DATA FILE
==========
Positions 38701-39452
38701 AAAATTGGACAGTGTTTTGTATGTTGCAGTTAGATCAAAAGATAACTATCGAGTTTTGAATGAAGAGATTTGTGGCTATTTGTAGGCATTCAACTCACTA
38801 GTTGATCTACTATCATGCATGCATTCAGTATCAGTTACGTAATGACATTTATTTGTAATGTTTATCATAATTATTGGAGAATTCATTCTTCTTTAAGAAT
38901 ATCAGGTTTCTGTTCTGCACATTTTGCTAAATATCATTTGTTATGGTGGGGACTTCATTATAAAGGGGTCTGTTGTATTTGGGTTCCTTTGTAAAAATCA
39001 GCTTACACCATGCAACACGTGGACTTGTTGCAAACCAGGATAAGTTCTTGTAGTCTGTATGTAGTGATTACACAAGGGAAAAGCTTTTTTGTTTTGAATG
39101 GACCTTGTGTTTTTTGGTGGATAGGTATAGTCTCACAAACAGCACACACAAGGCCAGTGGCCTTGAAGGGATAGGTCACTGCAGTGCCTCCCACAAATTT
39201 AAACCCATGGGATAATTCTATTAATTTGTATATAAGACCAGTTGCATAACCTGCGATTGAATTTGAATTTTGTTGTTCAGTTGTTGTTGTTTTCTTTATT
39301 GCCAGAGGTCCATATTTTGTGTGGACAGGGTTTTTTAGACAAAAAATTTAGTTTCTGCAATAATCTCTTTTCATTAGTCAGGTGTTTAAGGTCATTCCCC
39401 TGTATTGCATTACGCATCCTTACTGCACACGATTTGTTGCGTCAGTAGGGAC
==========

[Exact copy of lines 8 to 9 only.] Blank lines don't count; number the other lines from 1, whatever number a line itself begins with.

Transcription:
39301 GCCAGAGGTCCATATTTTGTGTGGACAGGGTTTTTTAGACAAAAAATTTAGTTTCTGCAATAATCTCTTTTCATTAGTCAGGTGTTTAAGGTCATTCCCC
39401 TGTATTGCATTACGCATCCTTACTGCACACGATTTGTTGCGTCAGTAGGGAC